The surface level of Iceland is rising by as much as 1.4 inches per year, and scientists are linking the problem to glacial melting driven by global warming over the past 30 years.

A University of Arizona-led team has established the connection between the rebounding of the Earth's crust under Iceland to global warming, which melts the island's great ice caps.

Geologists have found that, as glaciers melt, the Earth rebounds upwards under the decreased weight above.

But whether this was due to past deglaciation or modern ice loss has been an open question until now, says co-author Richard Bennett, a UA associate professor of geosciences.

"Iceland is the first place [where] we can say accelerated uplift means accelerated ice mass loss" says Bennett.

Using a network of 62 global positioning satellite receivers fastened to rocks throughout Iceland, the team watched how the rocks moved and calculated the distance travelled since 1995.

The geodesy network was being used to track geological activity such as earthquakes and volcanic eruptions. But in 2013, Bennett noticed one of the long-running stations in the centre of the country was rebounding at an accelerated rate.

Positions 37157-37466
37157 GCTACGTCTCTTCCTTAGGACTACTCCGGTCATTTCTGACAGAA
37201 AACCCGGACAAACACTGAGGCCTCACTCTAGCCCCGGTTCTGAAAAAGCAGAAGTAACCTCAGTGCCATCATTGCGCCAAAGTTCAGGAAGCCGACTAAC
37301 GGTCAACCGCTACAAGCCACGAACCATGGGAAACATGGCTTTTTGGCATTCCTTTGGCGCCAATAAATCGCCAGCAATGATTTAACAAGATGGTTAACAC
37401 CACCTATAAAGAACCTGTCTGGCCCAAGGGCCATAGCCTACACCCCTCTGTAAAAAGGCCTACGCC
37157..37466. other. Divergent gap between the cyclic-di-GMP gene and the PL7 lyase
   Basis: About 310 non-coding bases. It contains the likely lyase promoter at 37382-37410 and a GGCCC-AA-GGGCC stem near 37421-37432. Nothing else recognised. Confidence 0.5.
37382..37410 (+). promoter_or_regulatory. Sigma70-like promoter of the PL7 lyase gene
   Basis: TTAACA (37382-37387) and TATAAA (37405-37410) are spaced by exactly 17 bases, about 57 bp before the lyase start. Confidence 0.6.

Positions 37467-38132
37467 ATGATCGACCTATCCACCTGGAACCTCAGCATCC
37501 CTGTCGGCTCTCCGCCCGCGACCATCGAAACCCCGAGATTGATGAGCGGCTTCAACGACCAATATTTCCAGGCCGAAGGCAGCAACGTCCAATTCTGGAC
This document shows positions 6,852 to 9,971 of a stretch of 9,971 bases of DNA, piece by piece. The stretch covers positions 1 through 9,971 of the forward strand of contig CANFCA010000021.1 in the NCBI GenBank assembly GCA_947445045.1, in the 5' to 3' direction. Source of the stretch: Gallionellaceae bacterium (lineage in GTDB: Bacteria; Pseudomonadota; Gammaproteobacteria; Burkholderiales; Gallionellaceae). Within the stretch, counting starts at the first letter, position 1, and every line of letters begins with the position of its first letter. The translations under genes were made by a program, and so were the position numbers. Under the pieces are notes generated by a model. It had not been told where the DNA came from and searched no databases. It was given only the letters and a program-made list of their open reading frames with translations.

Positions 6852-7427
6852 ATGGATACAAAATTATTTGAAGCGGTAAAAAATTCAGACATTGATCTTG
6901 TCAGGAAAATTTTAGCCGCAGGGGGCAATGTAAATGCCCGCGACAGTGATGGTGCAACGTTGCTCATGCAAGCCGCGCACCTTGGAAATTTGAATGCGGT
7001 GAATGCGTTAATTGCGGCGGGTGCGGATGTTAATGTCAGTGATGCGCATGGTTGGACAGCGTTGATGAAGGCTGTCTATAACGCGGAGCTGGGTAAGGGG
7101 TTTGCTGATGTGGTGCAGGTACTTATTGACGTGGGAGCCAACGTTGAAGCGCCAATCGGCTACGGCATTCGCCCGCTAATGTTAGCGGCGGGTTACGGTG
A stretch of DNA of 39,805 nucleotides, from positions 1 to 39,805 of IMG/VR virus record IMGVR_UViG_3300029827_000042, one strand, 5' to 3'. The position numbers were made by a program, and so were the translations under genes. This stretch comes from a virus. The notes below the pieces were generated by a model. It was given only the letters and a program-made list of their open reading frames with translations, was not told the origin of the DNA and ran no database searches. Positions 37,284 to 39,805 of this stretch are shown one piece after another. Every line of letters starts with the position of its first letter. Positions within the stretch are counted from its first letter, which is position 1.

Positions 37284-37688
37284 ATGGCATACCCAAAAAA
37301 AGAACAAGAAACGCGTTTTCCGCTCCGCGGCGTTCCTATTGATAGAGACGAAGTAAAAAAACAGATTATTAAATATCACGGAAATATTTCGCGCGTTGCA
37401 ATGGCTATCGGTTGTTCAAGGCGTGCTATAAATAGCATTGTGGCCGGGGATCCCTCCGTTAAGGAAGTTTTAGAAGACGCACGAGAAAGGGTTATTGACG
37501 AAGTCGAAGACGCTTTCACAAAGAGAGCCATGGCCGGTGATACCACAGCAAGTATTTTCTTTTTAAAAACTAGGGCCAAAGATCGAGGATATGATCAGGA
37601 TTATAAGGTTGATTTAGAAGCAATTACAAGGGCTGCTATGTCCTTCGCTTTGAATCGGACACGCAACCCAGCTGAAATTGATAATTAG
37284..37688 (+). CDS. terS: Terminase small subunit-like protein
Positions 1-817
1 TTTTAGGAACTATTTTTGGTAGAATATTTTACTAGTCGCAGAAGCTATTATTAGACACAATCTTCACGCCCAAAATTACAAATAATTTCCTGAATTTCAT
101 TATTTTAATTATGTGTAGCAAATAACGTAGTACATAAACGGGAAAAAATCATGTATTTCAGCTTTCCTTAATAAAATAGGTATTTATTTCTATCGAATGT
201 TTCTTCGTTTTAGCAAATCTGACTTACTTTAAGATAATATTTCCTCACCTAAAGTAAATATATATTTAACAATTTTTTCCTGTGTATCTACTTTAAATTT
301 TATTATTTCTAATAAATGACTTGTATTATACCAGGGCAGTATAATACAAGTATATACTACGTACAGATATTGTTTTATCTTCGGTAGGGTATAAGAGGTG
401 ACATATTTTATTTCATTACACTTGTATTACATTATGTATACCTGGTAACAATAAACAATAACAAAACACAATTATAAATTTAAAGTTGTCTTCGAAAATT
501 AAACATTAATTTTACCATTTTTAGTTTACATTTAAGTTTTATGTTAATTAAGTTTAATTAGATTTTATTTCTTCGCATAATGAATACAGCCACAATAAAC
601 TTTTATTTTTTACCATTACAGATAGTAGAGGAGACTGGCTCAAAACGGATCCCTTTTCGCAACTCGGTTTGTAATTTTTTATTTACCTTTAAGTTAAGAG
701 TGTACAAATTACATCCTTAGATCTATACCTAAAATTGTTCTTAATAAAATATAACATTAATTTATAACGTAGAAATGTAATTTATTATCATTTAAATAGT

This led the team to check at other stations where they noticed similar movement.

After analysing years of signals from the entire network they found the fastest uplift was in the region between several large ice caps. The rate of uplift slowed the farther the receiver was from the ice cap region.

Temperature records for Iceland, some of which go back to the 1800s, show temperatures increasing since 1980.

Mathematical models showed that the same ice loss every year did not lead to such an uplift, but a speeding rate of glacier melt could result in the rise

The onset of rising temperatures and the loss of ice corresponded tightly with estimates of when uplift began. "I was surprised how well everything lined up," first author Kathleen Compton, a UA geosciences doctoral candidate said.

The findings will be published in an upcoming issue of Geophysical Research Letters.

Estimating ice loss however is going to be laborious and difficult.

The team plans to analyse the uplift data to reveal the seasonal variation as the ice caps grow during the winter snow season and melt during the summer.

Studies have estimated the Icelandic crust's rebound from ice loss could increase the frequency of volcanic eruptions such as the 2010 eruption of Eyjafjallajökull.

The Greenland ice sheet has shed about 277 cubic kilometres of ice per year from 2003-09, enough to raise oceans by about 0.68 millimetres per year while the melt rate of glaciers in west Antarctica has tripled in the last decade.

Rise of sea levels and extreme weather events are among the immediate impacts of global warming brought about by the burning of fossil fuels.